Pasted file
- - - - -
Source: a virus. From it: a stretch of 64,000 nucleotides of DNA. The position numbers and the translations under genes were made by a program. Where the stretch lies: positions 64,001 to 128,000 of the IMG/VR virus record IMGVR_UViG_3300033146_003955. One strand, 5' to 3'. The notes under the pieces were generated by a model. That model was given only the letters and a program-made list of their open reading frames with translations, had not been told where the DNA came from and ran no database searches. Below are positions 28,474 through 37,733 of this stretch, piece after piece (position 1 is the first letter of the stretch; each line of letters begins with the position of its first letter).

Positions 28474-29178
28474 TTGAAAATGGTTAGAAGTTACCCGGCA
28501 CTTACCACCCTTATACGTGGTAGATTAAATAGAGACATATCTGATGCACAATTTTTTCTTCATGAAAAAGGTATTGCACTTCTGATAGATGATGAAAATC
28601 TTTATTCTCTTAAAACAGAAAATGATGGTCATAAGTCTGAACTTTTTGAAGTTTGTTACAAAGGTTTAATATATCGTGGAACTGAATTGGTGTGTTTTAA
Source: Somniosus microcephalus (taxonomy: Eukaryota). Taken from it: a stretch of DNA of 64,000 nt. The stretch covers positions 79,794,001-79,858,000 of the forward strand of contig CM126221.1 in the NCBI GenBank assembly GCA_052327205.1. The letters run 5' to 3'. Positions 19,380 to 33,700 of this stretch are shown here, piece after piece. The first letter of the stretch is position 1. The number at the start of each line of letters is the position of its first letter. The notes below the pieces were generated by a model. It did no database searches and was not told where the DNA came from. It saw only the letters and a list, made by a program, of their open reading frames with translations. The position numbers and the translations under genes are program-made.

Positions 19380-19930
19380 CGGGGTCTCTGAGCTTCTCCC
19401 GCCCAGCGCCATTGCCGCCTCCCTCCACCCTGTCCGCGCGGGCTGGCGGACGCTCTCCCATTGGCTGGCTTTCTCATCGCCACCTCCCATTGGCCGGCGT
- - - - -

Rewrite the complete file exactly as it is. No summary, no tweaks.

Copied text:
Source: a virus. From it: a stretch of 64,000 nucleotides of DNA. The position numbers and the translations under genes were made by a program. Where the stretch lies: positions 64,001 to 128,000 of the IMG/VR virus record IMGVR_UViG_3300033146_003955. One strand, 5' to 3'. The notes under the pieces were generated by a model. That model was given only the letters and a program-made list of their open reading frames with translations, had not been told where the DNA came from and ran no database searches. Below are positions 28,474 through 37,733 of this stretch, piece after piece (position 1 is the first letter of the stretch; each line of letters begins with the position of its first letter).

Positions 28474-29178
28474 TTGAAAATGGTTAGAAGTTACCCGGCA
28501 CTTACCACCCTTATACGTGGTAGATTAAATAGAGACATATCTGATGCACAATTTTTTCTTCATGAAAAAGGTATTGCACTTCTGATAGATGATGAAAATC
28601 TTTATTCTCTTAAAACAGAAAATGATGGTCATAAGTCTGAACTTTTTGAAGTTTGTTACAAAGGTTTAATATATCGTGGAACTGAATTGGTGTGTTTTAA
Source: Somniosus microcephalus (taxonomy: Eukaryota). Taken from it: a stretch of DNA of 64,000 nt. The stretch covers positions 79,794,001-79,858,000 of the forward strand of contig CM126221.1 in the NCBI GenBank assembly GCA_052327205.1. The letters run 5' to 3'. Positions 19,380 to 33,700 of this stretch are shown here, piece after piece. The first letter of the stretch is position 1. The number at the start of each line of letters is the position of its first letter. The notes below the pieces were generated by a model. It did no database searches and was not told where the DNA came from. It saw only the letters and a list, made by a program, of their open reading frames with translations. The position numbers and the translations under genes are program-made.

Positions 19380-19930
19380 CGGGGTCTCTGAGCTTCTCCC
19401 GCCCAGCGCCATTGCCGCCTCCCTCCACCCTGTCCGCGCGGGCTGGCGGACGCTCTCCCATTGGCTGGCTTTCTCATCGCCACCTCCCATTGGCCGGCGT